By Cat Sharp

The Truth About Emotional Eating

One of the most common things I hear from clients is around the idea of emotional eating. “I do great until I have a bad day. I’m such an emotional eater!”

In fact, most women consider themselves an emotional eater. It’s so common that it’s become this badge of identity. We share memes on social media (Momma needs chocolate!). We build rituals around it (You just went through a breakup? Time to eat ice cream from the tub!). We consider it a normal and acceptable way of life. In fact, there is a well-used term for the foods we use to try to appease our emotions: comfort food.

I personally have a very long history with emotional eating. I clearly remember digging through cabinets looking for anything with sugar in it after a stressful encounter with my ex-husband. I remember making brownies for dinner after a stressful day at work. Actually, I remember eating half of the brownie batter before the pan ever made it into the oven, cause my emotional state was not getting better waiting on that pan to cook!

I have lots of stories like these. My go-to stress foods were usually pizza and brownies, but barbecue (I’m from the south, y’all. Barbecue is important!), cookie dough, ice cream, deep-fried Chinese food, and super cheesy Mexican food have all joined the ranks as comfort foods over the years.

But here’s the truth.

Emotional eating isn’t something to take lightly. In fact, it’s evidence that we are trusting our own solutions over God’s.

Seeking to fill our missing pieces with anything but God is idolatry, pure and simple, and always leads to disappointment.

Emotional eating is simply an attempt to medicate negative emotions with food. But let’s be honest; it’s really terrible medicine. It doesn’t solve the problem, and the side effects of weight gain and post-indulgent guilt are worse than the promised-but-never-delivered cure.

When was the last time that tub of ice cream actually made you feel better?

We as Christians are directed to live differently than the world, and that includes responding to unpleasant emotions differently. The Bible is clear: when we are struggling, battling any emotional upheaval, we are to seek God.

Seeking to fill our missing pieces with anything but God is idolatry, pure and simple, and always leads to disappointment.

So how do we stop emotional eating?

Know Who You Are and Whose You Are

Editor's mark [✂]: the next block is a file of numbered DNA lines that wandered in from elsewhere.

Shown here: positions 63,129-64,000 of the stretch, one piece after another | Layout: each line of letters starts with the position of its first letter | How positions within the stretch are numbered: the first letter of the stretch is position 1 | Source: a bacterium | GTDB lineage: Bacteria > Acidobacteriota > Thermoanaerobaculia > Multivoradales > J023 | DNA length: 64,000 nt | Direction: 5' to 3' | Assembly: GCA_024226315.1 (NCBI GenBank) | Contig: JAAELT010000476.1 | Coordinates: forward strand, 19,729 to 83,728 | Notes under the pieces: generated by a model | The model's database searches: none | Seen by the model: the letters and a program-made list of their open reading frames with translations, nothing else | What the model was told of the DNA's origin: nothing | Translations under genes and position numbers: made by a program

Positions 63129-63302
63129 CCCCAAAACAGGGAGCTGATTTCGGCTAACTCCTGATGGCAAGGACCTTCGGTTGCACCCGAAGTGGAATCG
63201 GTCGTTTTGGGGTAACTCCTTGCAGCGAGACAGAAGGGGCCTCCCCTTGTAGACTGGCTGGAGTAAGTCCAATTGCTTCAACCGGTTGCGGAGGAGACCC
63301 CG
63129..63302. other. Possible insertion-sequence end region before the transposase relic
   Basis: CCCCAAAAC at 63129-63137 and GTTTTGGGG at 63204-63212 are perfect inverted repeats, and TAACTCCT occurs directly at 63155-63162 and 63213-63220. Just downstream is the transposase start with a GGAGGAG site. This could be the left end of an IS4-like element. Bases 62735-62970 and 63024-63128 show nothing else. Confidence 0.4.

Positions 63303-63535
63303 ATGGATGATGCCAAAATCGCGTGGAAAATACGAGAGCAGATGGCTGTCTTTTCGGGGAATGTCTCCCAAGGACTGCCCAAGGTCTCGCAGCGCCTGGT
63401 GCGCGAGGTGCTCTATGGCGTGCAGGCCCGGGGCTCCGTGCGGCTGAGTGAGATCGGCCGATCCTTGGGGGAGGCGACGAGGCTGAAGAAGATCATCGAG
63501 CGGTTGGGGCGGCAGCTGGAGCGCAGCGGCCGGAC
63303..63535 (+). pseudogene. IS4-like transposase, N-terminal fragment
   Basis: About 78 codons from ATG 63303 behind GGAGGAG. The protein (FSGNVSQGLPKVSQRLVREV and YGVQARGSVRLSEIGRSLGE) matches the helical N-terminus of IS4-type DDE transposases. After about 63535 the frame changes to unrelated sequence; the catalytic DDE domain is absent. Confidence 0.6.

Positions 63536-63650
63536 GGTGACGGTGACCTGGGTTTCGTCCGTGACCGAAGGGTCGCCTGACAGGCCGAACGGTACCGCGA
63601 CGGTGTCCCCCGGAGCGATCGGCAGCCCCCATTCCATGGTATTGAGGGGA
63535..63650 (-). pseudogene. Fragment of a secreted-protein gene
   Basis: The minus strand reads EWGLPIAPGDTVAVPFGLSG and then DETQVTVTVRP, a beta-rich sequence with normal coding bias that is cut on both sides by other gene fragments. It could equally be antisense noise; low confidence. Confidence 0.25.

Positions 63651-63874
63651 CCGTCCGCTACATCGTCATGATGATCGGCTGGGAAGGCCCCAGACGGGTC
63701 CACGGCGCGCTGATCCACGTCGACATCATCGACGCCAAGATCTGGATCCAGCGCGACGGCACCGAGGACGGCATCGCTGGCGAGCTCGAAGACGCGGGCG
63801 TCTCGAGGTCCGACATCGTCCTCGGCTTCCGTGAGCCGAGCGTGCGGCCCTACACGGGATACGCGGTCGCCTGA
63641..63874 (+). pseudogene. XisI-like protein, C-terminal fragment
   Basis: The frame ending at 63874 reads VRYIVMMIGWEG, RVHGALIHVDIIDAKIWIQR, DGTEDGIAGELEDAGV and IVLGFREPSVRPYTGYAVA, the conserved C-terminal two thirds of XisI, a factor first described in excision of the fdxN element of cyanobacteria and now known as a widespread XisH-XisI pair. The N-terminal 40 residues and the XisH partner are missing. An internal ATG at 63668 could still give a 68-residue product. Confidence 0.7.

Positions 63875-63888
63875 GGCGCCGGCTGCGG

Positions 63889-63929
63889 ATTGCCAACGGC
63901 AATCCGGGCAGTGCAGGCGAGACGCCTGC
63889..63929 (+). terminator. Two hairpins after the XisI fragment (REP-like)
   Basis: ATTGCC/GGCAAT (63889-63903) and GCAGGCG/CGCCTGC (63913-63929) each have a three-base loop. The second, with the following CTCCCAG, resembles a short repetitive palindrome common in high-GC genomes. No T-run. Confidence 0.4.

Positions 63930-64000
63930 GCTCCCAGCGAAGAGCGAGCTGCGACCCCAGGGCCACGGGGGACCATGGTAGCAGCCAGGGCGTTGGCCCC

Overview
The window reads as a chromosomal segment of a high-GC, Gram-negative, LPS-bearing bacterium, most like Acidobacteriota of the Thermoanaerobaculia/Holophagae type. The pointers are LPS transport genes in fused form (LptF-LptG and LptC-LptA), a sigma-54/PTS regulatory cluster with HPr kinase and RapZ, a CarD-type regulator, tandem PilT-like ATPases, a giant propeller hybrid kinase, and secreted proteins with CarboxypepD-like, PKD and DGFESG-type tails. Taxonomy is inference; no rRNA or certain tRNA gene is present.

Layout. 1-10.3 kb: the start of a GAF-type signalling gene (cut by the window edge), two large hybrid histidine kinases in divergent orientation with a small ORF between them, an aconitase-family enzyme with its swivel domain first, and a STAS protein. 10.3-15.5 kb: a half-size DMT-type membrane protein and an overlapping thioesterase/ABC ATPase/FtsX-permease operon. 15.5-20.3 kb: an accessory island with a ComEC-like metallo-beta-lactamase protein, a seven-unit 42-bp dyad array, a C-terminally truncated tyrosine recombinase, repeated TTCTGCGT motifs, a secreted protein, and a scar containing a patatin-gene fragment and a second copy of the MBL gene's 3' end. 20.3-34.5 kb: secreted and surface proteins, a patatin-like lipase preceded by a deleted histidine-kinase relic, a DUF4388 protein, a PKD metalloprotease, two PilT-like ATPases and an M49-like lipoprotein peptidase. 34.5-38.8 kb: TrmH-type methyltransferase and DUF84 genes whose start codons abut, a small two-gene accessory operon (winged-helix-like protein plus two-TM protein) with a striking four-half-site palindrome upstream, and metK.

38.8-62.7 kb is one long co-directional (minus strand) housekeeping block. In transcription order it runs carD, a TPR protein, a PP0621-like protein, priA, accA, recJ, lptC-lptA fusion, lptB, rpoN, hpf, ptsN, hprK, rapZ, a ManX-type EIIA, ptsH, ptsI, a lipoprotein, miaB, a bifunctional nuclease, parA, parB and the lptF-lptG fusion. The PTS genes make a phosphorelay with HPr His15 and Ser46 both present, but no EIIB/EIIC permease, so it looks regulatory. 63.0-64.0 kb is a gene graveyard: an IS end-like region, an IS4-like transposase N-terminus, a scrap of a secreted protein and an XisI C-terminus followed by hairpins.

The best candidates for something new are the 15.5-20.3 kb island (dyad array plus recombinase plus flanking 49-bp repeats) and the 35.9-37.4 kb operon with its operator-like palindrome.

You are not an emotional eater. You are a child of God. “Emotional Eater” isn’t part of your true identity, so stop claiming it as such. If you need some new “I am” statements from the Word of God to use instead, check out this list.

Pay Attention
If you’re anything like me, you’ve built a habit of emotional eating, and often don’t realize you are doing it until you’re finished. So you have to start paying attention to yourself. Are you truly hungry or simply trying to appease an emotional roller coaster?

Set Up Roadblocks
Since the habit has become second nature, and is not always easy to recognize at the beginning, put some roadblocks between you and disaster. Get rid of your common comfort foods. Make it harder to access them in an emotional frenzy. I personally wrote Scripture on bright-colored sticky notes and posted them on and in the cabinets where we store food. I also printed a Scripture and put it on the fridge, right next to the handle, in a place that my eyes HAD to see when I opened the refrigerator. I needed a reminder to seek God in hard times to help me stop reaching for food that would only make me feel worse.

Get an Accountability Partner
Find someone that will hold you to your promises to seek God in times of stress or emotional discomfort. You want someone that will pray with you, for you, and will check in with you if you go quiet and stop checking in. Someone who won’t make excuses for you if you falter, but also won’t tear you down when you do.

What do you do if you break down and cave to emotional eating?

One of my favorite verses for things like this is Colossians 2:6: “Therefore, as you received Christ Jesus the Lord, so walk in him,…”

This is a reminder to me that I will fail, but the same way I approached Christ at the time of my salvation is the same way I should live my life: in full repentance and submission. I will fail, I will become prideful, and I will sin. But when I do, I just return to Him in the same way I came to Him for salvation. And in that moment of repentant submission, I am instantly forgiven. There is no condemnation for those of us in Christ Jesus. Shame has no place in my life, and if you are saved by the blood of Jesus Christ, it has no place in yours, either.

Has emotional eating kept you from consistent weight loss results?

Check out the interactive Bible study to help you END emotional eating for good!